Marc Henshall,

Wireless Microphones: Do you need a Licence?

Before we get started, it's important to note that licencing rules and structures do vary from country-to-country. The information we're about to relay refers to the UK licencing structure only.

The topic of licencing is a source of much confusion among professional audio engineers. Specifically, it is not always clear when a licence is required to operate, or how to obtain one for the legal operation of wireless microphone or in-ear systems.

Licence free options


The 2.4GHz band is a de-regulated block of spectrum available worldwide for a variety of services, including wireless microphones.

2.4GHz systems are ideal for small systems of around eight channels. One of the significant advantages to 2.4GHz is that you can operate licence free on a global basis.

Regarding channel count, 2.4GHz is well known as the home of Wi-Fi. For this reason, total system count is limited to approximately eight channels before you will run into interference problems.

The other important point to consider with 2.4GHz concerns operating range. The frequency is high, which makes the wavelength shorter, and this ultimately limits the operating range when compared to lower-frequency-band systems.

863 - 865MHz

Otherwise known as deregulated European spectrum, the 863 - 865 band is a small 2MHz slice of spectrum available for licence free wireless operation. The maximum capacity (depending on your system) is around 3 - 4 channels of wireless microphones or IEM's. Again, because you're sharing this space with other wireless devices (not just wireless mics and in-ears), you will need to be wary of potential interference.

Licence required

606 - 614MHZ (OR CHANNEL 38)

Channel 38 is available across the UK for a nominal licence fee and is solely dedicated to wireless microphones and in-ear monitor systems. Unlike the licence-free bands, you don't have to share space with other wireless devices — you only have to account for other wireless mic and in-ear users. While this makes coordination a little easier, it's still best to perform a full scan when you arrive on site to avoid stepping on other peoples toes.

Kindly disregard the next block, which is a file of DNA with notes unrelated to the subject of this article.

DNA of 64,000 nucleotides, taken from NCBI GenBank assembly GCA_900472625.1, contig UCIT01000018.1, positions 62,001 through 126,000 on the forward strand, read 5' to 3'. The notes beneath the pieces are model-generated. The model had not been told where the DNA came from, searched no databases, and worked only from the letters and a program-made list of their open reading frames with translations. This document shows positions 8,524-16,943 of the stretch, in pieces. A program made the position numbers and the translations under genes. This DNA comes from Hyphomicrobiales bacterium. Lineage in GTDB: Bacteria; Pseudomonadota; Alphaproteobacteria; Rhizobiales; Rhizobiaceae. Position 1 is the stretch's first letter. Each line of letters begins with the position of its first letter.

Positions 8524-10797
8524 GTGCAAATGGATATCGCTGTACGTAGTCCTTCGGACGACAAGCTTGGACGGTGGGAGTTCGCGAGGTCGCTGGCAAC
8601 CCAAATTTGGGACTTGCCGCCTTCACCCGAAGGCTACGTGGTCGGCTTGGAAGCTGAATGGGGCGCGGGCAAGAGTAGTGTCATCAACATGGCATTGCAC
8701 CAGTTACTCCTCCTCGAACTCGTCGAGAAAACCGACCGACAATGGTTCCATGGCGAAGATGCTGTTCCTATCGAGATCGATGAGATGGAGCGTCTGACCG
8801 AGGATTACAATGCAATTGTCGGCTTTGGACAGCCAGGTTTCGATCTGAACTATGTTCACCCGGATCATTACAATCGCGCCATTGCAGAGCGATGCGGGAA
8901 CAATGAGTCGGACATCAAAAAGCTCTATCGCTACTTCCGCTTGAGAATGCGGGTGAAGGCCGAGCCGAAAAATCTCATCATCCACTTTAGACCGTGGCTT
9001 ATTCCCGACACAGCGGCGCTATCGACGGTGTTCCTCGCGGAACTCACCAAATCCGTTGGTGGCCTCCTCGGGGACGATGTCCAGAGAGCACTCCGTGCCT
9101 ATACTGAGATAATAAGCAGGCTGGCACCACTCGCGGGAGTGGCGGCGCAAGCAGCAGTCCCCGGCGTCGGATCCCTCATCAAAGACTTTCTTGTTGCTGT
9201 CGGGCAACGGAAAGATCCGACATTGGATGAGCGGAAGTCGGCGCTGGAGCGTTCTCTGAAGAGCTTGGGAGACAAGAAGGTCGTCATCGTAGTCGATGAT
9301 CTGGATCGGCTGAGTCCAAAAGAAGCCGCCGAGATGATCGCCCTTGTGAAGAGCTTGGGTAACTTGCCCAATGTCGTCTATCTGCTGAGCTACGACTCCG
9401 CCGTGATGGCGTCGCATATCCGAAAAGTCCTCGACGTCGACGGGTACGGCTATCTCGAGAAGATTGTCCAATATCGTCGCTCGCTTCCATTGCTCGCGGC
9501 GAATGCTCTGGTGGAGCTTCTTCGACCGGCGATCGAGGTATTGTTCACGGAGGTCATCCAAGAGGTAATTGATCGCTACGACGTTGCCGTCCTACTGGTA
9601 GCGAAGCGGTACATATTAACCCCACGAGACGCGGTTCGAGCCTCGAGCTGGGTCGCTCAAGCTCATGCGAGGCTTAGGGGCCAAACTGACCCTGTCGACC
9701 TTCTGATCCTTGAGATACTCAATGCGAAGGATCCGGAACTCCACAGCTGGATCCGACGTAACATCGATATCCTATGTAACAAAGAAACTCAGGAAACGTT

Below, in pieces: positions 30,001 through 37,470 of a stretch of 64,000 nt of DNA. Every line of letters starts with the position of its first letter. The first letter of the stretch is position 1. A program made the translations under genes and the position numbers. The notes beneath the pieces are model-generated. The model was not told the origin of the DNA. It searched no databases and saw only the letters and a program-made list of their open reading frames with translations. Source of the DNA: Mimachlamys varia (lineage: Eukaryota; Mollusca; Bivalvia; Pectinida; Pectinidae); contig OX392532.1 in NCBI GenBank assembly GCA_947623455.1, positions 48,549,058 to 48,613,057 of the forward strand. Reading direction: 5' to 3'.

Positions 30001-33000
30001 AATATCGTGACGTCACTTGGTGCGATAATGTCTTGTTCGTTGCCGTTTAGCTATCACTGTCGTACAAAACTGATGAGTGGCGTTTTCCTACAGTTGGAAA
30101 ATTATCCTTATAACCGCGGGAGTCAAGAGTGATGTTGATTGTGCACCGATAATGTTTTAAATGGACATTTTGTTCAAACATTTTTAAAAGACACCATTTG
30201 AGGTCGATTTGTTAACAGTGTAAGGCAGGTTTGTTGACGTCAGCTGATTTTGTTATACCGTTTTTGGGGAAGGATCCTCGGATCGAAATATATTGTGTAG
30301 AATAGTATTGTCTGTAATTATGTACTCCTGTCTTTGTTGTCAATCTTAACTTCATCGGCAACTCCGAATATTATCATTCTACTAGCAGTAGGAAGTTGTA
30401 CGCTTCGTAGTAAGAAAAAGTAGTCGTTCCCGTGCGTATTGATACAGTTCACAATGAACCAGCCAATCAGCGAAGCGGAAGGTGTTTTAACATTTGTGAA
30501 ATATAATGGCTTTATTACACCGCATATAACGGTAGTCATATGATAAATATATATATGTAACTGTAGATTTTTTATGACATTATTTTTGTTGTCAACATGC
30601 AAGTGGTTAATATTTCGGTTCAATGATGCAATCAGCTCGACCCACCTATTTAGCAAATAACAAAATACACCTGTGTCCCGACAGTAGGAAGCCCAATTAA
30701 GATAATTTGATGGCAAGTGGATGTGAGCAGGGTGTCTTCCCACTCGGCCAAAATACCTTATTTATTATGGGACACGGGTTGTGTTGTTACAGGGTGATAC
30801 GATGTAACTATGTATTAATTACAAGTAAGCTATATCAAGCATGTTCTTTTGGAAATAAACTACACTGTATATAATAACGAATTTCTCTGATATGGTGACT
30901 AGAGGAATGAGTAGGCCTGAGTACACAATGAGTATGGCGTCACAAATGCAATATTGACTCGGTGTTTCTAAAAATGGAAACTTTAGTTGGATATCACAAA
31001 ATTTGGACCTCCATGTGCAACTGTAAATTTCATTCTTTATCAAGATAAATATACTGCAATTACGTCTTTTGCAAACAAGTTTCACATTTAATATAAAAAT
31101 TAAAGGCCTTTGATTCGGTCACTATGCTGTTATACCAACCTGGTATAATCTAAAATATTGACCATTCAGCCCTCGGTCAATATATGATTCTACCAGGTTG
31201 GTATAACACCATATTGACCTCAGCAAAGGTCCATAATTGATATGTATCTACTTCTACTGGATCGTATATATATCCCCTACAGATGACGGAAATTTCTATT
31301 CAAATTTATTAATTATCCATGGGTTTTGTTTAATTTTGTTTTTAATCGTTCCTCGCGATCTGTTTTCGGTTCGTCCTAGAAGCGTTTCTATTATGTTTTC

Concerning channel count: channel 38 is only 8MHz wide, which means we're still only looking at around 10 - 12 systems. For larger channel requirements, you'll need to consider using our final block of spectrum — the interleaved bands.

A note regarding 1.8GHz:

1.8GHz is available for radio mics and IEM's as part of the shared CH38 license. While not many manufacturers currently offer equipment in this band it does offer a viable alternative to the UHF bands. Digital equipment in particular would be able to take advantage of this band as they are in many cases more spectrally efficient than current analogue counterparts. The only thing to bear in mind with this block of spectrum is that antenna placement selection and placement is likely more critical as the operating range of systems in 1.8GHz will be less than UHF due to shorter wavelengths.


Excluding channel 38 above, 470 - 790MHz is referred to as interleaved spectrum. The term "interleaved" refers to how we share this space with existing digital TV channels. Essentially, we can operate in the gaps between each TV channel; these gaps are sometimes referred to as "white space."

The licencing for interleaved bands is managed on a per-frequency, per day basis. Say for example we needed to run 60 channels of wireless for a particular event. In this instance, we would licence 60 individual frequencies for a duration of 24-hours.

The bottom line

For any production requiring more than eight systems, you will require a licence to operate legally in the UK. All UK licencing is managed by the communications regulator, Ofcom. You can obtain a licence by visiting their website:

About the Author

Marc Henshall

Marc forms part of our Pro Audio team at Shure UK and specialises in Digital Marketing. He also holds a BSc First Class Hons Degree in Music Technology. When not at work he enjoys playing the guitar, producing music, and dabbling in DIY (preferably with a good craft beer or two).

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